Our story begins on the eve of the eleventh year of the third millennium of the Common Era. Following the acquisitions of various foodstuffs, libations, and other delicacies, our crew--a motley collective of graduate students, international jet-setters, and the odd unemployed doctor--set forth from the East Bay to the wilds of Mendocino County in the great green north of Coastal California. Their destination? The fabled Jug Handle Creek Farm, a sort of do-it-yourself bed and breakfast on a state nature reserve.
After a brief tour by the management, it was decided that the first order of business should be to head to the beach. This helpful sign pointed the way.
I don’t know why I didn’t remember to go back to check out this platform... It looks bitchen!
(I also don’t know why it seems to have cast a shadow on the sky...)
I had been thinking that I might want to bring a board. I didn’t. But I should have.
Our first glimpse of the cove where Jug Handle Creek meets up with the sea revealed a nice little swell. About chest high and remarkably clean for the area. Still, we made the most of it and ventured down to the beach to play around in the sand.
Here, the raging Jug Handle courses around a final bend before crashing into mighty breakers of the Pacific Ocean.
See its fury! Witness its might! Ponder its incredible depths and furious power!
While we were on the beach, a modestly-sized flock of artsy-fartsy geese flew majestically overhead. Eschewing the traditional V-formation, this group opted for a more avant-garde configuration.
But it wasn’t a rock... It was a rock with a sea star!
(My old roommate Stacy, who at the time was getting a degree in marine management, always got really pissed when people said “starfish.” Then again, she used to refer to getting beach tar on your feet as being “kissed by the ocean”...)
Now this was abstract... Half a whiffle ball on a dark, empty beach. What does it mean?!
When we got down to the water’s edge, Ritwik and I both responded to the urge to conquer mountains and climbed a couple of rocks on the southern end of the cove. When we returned to the pack, the girls had begun some strange activity involving Venn diagrams drawn in the sand. Feeling excluded, I drew a circle around myself and labeled it for them to see.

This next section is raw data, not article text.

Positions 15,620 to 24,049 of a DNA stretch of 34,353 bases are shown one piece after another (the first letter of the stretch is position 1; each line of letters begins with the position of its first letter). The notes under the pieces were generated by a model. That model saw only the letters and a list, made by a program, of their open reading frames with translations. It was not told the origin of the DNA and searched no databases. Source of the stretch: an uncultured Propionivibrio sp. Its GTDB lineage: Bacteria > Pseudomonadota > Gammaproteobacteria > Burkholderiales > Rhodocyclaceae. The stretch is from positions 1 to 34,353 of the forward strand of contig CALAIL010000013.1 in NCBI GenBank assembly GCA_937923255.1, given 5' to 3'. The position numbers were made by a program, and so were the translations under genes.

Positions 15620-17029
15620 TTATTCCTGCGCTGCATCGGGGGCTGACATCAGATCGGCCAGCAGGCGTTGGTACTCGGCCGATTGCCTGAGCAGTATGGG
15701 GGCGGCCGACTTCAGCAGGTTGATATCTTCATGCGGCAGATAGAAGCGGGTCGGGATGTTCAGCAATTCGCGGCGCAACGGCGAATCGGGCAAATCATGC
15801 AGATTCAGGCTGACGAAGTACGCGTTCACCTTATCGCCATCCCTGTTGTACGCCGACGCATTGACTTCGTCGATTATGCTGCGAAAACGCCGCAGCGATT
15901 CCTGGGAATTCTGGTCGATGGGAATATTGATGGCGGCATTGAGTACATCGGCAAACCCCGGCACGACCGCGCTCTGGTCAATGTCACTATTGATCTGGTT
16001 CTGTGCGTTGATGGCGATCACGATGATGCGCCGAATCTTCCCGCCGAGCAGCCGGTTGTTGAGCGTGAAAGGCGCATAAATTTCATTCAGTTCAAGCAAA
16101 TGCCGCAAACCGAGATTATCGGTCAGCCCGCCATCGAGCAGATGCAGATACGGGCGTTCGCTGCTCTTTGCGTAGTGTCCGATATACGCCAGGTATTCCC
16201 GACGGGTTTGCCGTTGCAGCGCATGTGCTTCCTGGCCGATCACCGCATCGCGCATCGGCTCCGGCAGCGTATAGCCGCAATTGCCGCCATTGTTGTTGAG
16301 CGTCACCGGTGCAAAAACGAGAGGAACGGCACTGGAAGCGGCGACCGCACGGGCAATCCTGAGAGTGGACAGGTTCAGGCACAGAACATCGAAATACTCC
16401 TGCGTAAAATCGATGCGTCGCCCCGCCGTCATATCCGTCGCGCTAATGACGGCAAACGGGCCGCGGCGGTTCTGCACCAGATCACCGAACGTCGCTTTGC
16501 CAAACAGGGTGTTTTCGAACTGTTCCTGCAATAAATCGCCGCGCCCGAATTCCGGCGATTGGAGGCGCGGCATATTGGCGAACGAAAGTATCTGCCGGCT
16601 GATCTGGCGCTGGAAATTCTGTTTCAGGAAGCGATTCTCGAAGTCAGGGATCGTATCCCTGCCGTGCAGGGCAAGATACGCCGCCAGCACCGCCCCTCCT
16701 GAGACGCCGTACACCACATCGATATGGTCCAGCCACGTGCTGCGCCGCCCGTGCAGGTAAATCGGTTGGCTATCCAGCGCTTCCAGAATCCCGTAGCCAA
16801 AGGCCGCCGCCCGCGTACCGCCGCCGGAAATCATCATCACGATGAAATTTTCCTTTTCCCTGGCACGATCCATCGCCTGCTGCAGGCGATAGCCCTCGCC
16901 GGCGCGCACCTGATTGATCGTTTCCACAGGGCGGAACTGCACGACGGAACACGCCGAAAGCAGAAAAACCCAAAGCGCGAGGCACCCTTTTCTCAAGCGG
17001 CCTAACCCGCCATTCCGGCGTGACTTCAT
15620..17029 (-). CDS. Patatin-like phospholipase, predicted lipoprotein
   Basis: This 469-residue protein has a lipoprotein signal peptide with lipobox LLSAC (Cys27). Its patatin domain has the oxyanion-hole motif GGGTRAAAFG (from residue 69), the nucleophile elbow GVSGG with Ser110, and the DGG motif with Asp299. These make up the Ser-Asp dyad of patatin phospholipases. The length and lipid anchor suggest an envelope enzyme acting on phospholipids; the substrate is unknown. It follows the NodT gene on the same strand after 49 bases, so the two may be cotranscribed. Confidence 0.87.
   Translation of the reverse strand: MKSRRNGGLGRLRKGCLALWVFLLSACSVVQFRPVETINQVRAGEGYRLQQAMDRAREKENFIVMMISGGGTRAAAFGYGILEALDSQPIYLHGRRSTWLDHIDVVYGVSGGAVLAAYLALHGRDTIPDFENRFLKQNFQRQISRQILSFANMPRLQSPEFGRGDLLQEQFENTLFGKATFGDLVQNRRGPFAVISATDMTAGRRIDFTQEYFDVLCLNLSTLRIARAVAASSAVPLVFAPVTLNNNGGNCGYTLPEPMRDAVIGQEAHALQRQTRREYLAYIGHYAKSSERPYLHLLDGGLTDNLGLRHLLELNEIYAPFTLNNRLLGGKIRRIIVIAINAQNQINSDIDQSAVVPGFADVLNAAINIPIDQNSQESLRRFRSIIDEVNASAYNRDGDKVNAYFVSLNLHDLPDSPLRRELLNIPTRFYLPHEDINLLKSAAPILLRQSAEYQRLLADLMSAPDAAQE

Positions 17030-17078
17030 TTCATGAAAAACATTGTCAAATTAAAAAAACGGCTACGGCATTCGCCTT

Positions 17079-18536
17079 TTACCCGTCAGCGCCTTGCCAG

It got pretty dark while we were on the beach and my autofocus was having a difficult time seeing things. (My vision’s not so hot, so I don’t trust myself to focus correctly. Expecially not in low light.) In these situations I figure “if you can’t beat ’em...” and take blurry pictures on purpose.
Here’s Sarah. A little blurrier than usual.
Having conquered the beach, we decided it was time to get to eatin’ and drinkin’.
Sweet potatoes, I discovered, taste a lot like carrots when you chop ’em up. Then again, maybe I just thought they tasted like carrots because they look like carrots.
Those are Alice’s hands, deftly chopping the titian tubers. (And boy were there a lot of them!)
For my birthday last year, Sarah arranged for me to go on a tour of the Anchor brewing company in San Francisco. It was awesome! My old roommate Andrew came out for the occasion and we learned all of Anchor’s secrets. For example, we were told that they have a little old man who does a new engraving of a picture of a tree every year for their Christmas ale. (This year’s tree, as you can see, is the majestic ginkgo biloba.)
The Christmas beer (which was delicious this year!) complemented the sweet potato soup perfectly and provided an auspicious beginning for a particularly riotous NYE celebration (in which Sarah and Andre cleaned the fuck up in Trivial Pursuit and Anicia and Alice did the same in Bananagrams).
As predicted, Andre woke up early the next morning to go take pictures of things. First thing he saw: This cocky little bastard perched up in a tree like he owned the joint. Ugh. Some birds...
The farm had a little organic garden with a native plant nursery. I guess they know what they’re doing because most of the pots that I saw had what looked like weeds to me
Some of the plants, it seemed, were particularly rambunctious and had to be kept behind this wire mesh.
I’m not sure what they’re sprouting here... Perhaps some kind of giant conifer? (I saw, at the San Francisco Airport recently, that you can buy baby redwoods and sequoias that look very similar to these in clear plastic tubes.)
I may not know what they are, but I do like the beads of water and the way that little runt in the bottom left thinks he’s hot shit because he’s got a white tube.
A coyote proof fence to protect the kale (about the only thing growing in the vegetable garden this time of year) from marauding intruders.
This was the farmhouse that we slept and ate in. It was awe-som-e! (Three-syllable “awesome” is better than two-syllable “awesome.”) The place was totally stocked with firewood and boardgames.
I don’t recall seeing a television, however, though the satellite dish on the roof would seem to suggest otherwise. Damn. I could’ve been vegging out instead of having fun with friends.
Leaving the garden, I came upon this odd arrangement of plastic sheeting and wood chunks.
I’d see this sort of thing before. They kill ice plant (an invasive species!) by blocking its view of the sun using a similar method. But there nary a single tentacle of ice plant to be seen here.
“Curious...,” thought I, as I approached for a closer inspection...
. . . the horror . . .